Ukrainian hierarchs and religious leaders comment on anti-church bills to be considered by Supreme Rada
May 16, 2017 – Bills No. 4128 and 4511 to be considered in the Supreme Rada on May 18, 2017, are viewed by representatives of the canonical Ukrainian Orthodox Church and other religious leaders in Ukraine as well as secular experts as discriminatory and aimed against the canonical Ukrainian Orthodox Church.
In various dioceses of the Ukrainian Orthodox Church, signatures are being collected under appeals to the Supreme Rada deputies to vote against the proposed bills.
Metropolitan Antoniy of Borispol and Brovary made comments explaining the discriminatory nature of the bills: ‘These bills have provoked a strong response and assessment among many religious organizations in Ukraine. Indeed, if adopted, any confession in our country will be very easily deprived of any of its property’. He also pointed out that the bills contradict the legislative norms existing in Ukraine and, according to sociological surveys, have scarcely any considerable public support, whereas 52 signatures were collected against the bills for one day in the Odessa dioceses alone. “Ordinary people have clearly shown that they are against the ‘anti-church’, ‘illegitimate’ and ‘anti-popular’ laws. We hope that elected representatives of the people are aware of this and will not go against the will of their constituency”.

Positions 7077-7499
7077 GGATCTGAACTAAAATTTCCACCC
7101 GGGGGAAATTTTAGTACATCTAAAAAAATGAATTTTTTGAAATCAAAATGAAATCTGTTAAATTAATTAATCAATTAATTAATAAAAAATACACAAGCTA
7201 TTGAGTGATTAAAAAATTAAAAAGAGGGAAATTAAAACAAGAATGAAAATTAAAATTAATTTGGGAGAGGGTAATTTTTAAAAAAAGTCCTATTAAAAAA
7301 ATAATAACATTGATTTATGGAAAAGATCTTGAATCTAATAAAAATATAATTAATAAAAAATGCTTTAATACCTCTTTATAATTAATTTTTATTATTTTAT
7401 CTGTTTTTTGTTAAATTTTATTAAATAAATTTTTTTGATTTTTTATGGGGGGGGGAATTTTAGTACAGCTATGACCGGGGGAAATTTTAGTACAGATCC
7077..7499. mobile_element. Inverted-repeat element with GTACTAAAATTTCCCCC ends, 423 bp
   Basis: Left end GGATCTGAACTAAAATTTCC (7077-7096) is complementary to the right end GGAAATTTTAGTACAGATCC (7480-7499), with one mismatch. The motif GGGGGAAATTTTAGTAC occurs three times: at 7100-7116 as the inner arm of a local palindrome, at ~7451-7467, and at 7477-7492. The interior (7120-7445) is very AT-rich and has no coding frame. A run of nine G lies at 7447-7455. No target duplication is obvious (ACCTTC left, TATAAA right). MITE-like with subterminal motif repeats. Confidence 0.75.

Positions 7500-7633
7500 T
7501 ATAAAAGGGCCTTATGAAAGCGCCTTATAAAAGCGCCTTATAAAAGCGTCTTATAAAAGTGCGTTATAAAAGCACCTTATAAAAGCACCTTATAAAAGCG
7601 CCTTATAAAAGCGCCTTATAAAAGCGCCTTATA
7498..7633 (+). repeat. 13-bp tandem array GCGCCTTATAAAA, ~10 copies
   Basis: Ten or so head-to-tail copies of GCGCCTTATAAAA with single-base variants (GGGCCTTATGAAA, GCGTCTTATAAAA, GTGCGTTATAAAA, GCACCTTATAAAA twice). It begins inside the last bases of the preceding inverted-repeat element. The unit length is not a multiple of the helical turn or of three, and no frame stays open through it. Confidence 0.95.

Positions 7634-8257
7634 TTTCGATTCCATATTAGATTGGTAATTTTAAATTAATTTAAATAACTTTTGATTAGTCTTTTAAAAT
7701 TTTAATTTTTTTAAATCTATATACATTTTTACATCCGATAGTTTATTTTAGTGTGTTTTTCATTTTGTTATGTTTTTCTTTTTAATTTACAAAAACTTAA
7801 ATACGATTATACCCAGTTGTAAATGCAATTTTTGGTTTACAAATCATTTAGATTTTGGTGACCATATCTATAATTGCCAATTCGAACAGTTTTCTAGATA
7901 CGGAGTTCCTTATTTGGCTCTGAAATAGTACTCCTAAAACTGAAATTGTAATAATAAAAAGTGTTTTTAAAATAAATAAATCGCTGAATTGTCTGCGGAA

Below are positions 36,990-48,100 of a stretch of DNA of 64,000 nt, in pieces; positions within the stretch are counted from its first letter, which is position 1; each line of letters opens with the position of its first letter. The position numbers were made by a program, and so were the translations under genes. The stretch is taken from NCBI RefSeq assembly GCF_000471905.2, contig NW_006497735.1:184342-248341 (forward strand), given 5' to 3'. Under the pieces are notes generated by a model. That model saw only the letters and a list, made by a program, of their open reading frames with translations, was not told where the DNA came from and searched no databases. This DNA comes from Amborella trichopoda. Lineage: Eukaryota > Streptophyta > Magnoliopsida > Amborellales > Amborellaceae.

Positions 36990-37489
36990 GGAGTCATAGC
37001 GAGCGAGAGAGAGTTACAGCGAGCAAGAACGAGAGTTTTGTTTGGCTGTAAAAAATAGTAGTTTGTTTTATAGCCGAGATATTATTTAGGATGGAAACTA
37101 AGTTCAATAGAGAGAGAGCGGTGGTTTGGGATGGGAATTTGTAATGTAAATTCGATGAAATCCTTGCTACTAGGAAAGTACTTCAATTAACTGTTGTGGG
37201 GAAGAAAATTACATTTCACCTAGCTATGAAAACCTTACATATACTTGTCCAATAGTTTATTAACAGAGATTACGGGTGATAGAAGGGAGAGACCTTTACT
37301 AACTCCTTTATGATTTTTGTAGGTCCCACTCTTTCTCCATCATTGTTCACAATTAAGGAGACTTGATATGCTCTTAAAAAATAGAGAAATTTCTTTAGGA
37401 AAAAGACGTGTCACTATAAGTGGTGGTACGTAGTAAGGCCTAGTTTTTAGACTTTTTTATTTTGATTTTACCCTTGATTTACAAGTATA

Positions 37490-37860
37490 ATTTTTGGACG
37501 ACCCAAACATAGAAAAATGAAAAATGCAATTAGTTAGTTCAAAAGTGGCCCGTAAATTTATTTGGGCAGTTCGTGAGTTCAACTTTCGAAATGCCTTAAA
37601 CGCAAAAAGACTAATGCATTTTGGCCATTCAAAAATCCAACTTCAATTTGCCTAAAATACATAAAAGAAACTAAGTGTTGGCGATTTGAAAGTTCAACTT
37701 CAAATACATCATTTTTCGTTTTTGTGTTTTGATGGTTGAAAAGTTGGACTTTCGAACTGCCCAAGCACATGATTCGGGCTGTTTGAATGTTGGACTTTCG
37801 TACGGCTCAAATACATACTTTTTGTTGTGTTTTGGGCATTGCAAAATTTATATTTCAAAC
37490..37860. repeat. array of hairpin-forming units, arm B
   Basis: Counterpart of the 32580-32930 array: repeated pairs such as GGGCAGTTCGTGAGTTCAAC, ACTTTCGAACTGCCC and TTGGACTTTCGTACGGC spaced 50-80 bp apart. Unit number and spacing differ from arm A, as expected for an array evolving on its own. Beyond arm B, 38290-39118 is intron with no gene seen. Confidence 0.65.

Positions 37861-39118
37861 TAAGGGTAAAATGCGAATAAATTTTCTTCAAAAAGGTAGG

Metropolitan Luka of Zaporozhe and Melitipol in his appeal to his flock said that these laws, if adopted, threaten to ruin church life and the age-long church administrative order. ‘Bill 4128 proposes to define one’s belonging to a religious community on the basis of one’s ‘self-identification’. In other words, anyone who once entered your church can claim to be its permanent parishioner. Together with the likes of him, they can without ceremony, on legal grounds drive you out of your church. Such actions represent a raid capture. Who of you will agree to being driven out of the church you have attended all your life?
Bill 4511, in its turn, introduces a special status for Churches whose governing bodies are located in the country recognized by the Rada as ‘aggressor-state’. As His Eminence Luka stressed, it ‘gives a right not to the Supreme Church Authority but rather to representatives of civic authorities – often non-believers and ones who are hostile to our Church – to appoint clergy’. ‘Are you ready to have your priest removed because some bureaucrat does not like him?’ he asks the faithful.